Accelerating change through government practices

Science in Australia Gender Equity (SAGE) program

  • The government has committed to funding the Science in Australia Gender Equity (SAGE) program until 2021–22. We will work with SAGE and the sector to ensure all eligible organisations can participate and succeed in the program.
  • The government will maintain strong representation in the SAGE program through the participation of eligible publicly funded research agencies.

Anonymising research funding proposals

  • The Government is supporting the Women in STEM Ambassador to conduct an Australian peer-reviewed trial of anonymised ranking in the assessment of research funding proposals. The Women in STEM Ambassador will work with participating organisations to gather important data on the effectiveness of this approach. The trial will provide a strong evidence base for the government and STEM sector to promote more equitable practices.

Increasing gender equity in research funding outcomes

  • As key funders of the research system, the Australian Research Council (ARC) and National Health and Medical Research Council (NHMRC) are driving change to increase women’s participation in the research sector. The ARC is working with the higher education sector to develop measures to achieve gender parity in research funding applications. The NHMRC is developing strategies to improve the retention and progression of women in the health and medical research workforce.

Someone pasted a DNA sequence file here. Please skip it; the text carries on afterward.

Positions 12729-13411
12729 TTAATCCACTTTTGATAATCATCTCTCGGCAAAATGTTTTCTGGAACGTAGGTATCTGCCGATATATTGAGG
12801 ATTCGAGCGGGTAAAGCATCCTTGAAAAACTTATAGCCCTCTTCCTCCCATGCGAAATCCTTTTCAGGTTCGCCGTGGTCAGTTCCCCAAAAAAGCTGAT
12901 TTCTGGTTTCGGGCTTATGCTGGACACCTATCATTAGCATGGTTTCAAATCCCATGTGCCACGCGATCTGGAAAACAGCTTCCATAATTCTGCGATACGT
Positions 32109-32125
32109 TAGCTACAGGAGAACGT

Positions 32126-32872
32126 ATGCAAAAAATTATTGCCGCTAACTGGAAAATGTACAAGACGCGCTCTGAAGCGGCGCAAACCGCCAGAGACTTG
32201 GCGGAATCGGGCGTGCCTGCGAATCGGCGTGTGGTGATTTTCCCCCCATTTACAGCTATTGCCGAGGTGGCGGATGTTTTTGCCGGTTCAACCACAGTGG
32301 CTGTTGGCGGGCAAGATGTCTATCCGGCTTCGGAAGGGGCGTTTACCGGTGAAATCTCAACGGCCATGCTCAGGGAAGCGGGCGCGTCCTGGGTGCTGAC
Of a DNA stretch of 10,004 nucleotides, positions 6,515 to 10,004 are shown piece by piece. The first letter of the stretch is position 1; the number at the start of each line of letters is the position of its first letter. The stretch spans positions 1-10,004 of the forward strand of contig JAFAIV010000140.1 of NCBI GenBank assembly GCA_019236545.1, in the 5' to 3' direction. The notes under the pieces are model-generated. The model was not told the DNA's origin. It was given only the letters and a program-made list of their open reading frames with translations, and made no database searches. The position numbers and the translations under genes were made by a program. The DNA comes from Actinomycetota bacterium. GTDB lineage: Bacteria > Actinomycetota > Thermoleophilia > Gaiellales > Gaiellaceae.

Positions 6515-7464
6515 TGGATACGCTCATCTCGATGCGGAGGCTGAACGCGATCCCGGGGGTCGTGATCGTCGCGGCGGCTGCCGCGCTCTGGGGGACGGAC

Leading a data-driven approach

STEM Equity Monitor

  • The government is developing a national data report of girls’ and women’s engagement and participation in STEM education and employment. The STEM Equity Monitor, released annually over 10 years from 2020, will track system-level change to provide a consistent source of evidence. The STEM Equity Monitor will show where progress is being made and where to target further investment. It will also provide valuable insights into barriers and trends in STEM-qualified industries and occupations.

Measuring progress in STEM workplaces

  • The Workplace Gender Equality Agency will enable voluntary reporting for public sector organisations, as well as organisations with under 100 employees, from 2021–2022. As recognised in the Decadal Plan, this will enable STEM-qualified organisations to evaluate and compare practices and publicly report on their progress. Incorporating this data into the STEM Equity Monitor will highlight STEM-qualified industries leading the way in responding to gender pay gaps and other workplace inequalities.

Embedding a culture of evaluation

National Evaluation Guidelines

  • The government is supporting the Women in STEM Ambassador to develop national evaluation guidelines for projects that support girls’ and women’s participation in STEM. Directly responding to the Decadal Plan, this will enable program and initiative owners to undertake self-evaluation that is consistent and comparable across Australia. The evaluation guidelines will build a strong evidence base of what works for the Australian context.

Women in STEM and Entrepreneurship (WISE) Grants program

  • The Department of Industry, Science, Energy and Resources (the department) will pilot the evaluation guidelines in a collaborative project with the Women in STEM Ambassador and previous WISE grants recipients. This will provide valuable insights into previously funded projects and allow the evaluation guidelines to be tested and refined before being available more broadly.
  • From 2020–21, the department will provide all WISE funded projects with the evaluation guidelines. In the future, WISE grants could be used to upscale projects that have been evaluated and clearly demonstrate their impact in accelerating gender equity in STEM.